The Collapse of Western Civilization: A View from the Future by Noami Oreskes and Erik M. Conway
Oreskes is one of the few cli-fi writers who can safely say she has an insider's take on the potentialities of climate change. As the Affiliated Professor of Earth and Planetary Sciences at Harvard University, her daily life involves studies in geophysics and global warming. According to her novel, the collapse of western civilization happens in 2093, after the West Antarctic Ice Sheet disintegrates, and the global order is upended due to mass migration. The story takes place 300 years after the "Great Collapse," and is told through the point of view of a scholar in the Second People's Republic of China, who writes about the human folly of not heeding earlier warnings of ensuing catastrophe.
The Carbon Diaries: 2015 by Saci Lloyd
The Carbon Diaries: 2015 is a 2009 young adult novel set in the United Kingdom after weather disasters have left 16-year-old Londoner Laura weary of the future, and a carbon-rationing program has been instituted. Nobody flies in a plane anymore, because it is too expensive, and each citizen's carbon ration card has to be used on essentials, like starting home appliances and taking public transit. Reviewer Rebecca Onion touted the The Carbon Diaries as a prime example of a "soft apocalypse," story, in that it "chronicles societies changing as a result of a series of rolling crises, rather than in the blink of an eye, as from a nuclear blast."
Disasters in the First World by Olivia Clare
In Disasters, a short-story collection populated with imperfect people, drinking water in Las Vegas costs more than booze or drugs. An affront to the price of commodities, perhaps, but the scenario's not as far-fetched as we would like to think, with major cities such as Cape Town presently on the brink of waterlessness. Clare, who's mostly known for her poetry, is a master of language. Her fine-tuning is on full display in the story Petur, which was published in 2013 in Ecotone and fetched a 2014 O. Henry Prize. After a mother and son are stranded in a remote Icelandic town in the wake of 2010's volcanic eruption of Eyjafjallajokull (what a name—and it's real!), they suffer mental decline.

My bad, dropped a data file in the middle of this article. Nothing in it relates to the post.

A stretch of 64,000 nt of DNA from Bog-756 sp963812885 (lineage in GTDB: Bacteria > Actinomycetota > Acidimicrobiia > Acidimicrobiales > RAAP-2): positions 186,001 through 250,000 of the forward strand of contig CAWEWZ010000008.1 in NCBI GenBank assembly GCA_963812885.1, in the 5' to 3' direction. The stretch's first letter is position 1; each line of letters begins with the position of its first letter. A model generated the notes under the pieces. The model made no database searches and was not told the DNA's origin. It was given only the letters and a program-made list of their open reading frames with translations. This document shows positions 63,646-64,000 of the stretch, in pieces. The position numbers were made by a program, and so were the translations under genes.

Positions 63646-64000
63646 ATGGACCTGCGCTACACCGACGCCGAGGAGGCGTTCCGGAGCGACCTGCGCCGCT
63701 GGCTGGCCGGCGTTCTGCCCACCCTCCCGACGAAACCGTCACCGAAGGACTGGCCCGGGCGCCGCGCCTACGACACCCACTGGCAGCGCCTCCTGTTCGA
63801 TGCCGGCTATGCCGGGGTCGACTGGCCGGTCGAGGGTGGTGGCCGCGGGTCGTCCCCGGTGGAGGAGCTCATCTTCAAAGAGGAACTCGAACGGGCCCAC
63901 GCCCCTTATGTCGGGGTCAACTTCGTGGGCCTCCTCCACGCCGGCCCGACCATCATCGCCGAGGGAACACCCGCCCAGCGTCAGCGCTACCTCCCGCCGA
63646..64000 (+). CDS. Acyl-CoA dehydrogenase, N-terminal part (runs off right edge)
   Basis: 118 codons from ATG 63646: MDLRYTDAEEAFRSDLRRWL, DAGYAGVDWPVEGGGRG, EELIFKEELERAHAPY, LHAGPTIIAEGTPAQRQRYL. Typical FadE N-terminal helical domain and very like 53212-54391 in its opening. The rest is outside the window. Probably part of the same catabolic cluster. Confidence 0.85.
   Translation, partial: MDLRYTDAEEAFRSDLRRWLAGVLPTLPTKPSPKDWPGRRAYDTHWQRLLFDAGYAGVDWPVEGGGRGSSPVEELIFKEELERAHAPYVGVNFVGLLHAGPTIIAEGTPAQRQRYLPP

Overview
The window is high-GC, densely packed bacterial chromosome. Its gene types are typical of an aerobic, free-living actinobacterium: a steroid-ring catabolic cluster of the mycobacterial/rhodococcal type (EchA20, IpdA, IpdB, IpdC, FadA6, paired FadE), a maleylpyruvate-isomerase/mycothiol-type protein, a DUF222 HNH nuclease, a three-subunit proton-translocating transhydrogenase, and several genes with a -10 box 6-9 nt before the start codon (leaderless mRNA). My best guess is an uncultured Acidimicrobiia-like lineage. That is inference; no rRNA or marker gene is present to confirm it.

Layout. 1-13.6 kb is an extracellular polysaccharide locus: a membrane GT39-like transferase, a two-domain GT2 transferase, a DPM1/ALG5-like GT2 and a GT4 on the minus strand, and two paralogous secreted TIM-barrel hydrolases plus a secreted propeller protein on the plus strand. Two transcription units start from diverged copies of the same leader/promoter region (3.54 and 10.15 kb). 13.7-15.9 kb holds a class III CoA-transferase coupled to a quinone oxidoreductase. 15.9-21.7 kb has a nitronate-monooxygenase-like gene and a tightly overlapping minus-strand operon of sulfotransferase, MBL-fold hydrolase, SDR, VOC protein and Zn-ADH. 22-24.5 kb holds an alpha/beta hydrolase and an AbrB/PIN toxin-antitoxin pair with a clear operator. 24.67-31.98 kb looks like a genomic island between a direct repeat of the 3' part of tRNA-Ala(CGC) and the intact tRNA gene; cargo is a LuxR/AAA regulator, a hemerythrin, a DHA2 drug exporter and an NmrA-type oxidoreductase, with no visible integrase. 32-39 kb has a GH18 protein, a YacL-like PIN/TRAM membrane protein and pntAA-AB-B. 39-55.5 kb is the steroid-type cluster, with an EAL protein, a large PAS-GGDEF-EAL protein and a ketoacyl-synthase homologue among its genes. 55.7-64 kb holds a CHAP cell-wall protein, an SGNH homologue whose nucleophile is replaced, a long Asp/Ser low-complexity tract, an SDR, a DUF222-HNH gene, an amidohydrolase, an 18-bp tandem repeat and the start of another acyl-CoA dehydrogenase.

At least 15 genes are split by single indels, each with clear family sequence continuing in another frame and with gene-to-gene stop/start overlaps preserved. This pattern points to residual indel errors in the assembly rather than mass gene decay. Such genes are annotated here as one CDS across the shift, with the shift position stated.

Spider the Artist by Nnedi Okorafor
This short story, published online by Lightspeed Magazine, is set in a future Nigeria, where ecological destruction has taken root—"the fish, shrimps and crayfish in the creeks were dying. Drinking the water shriveled women's wombs and eventually made men urinate blood." Okorafor, who has seen a boost in popularity following the recent announcement that her 2010 novel Who Fears Death will be adapted into an HBO series (with George R.R. Martin as executive producer), weaves elements of Nigerian folklore and history into all of her stories. In Spider the Artist, Zombies, or Anansi Droids—named after the African master storyteller who often takes the shape of an arachnid—guard a pipeline crucial to the Nigerian government's control over its people, and its ongoing supply chain to the U.S.
A Catalogue of Sunlight at the End of the World by A.C. Wise
This short story, from Upper Rubber Boot Books' Sunvault: Stories of Solarpunk and Eco-Speculation anthology, is told through diary entries that toggle back of forth through the 22nd and 23rd centuries. Set mainly in Svalbard, a Norwegian archipelago at the top of the world, one account illustrates the harsh beauty of aggravated circumstances. "Today the light is pure," it states. "There isn't a cloud in the sky to cut it, no breeze to stir it off our skins. All the shadows are sharp-edged. There's so much of it, it's easy to forget it's there." It's always sunny at the end of the world, and the unnamed narrator reminisces about good and tough times, and about what's to come next. Wise encapsulates the feelings of awe and dread that the natural world tends to inspire.
Now, let's not forget the greats.
Many of the writers mentioned above would not be on this list if not for the shoulders of giantesses on which they stand. The following three authors are some of the best in the genre, period—and their legacies continue to haunt and astound us.
Octavia Butler, best known for The Parable of the Sower and The Parable of the Talents, Kindred, Lilith's Brood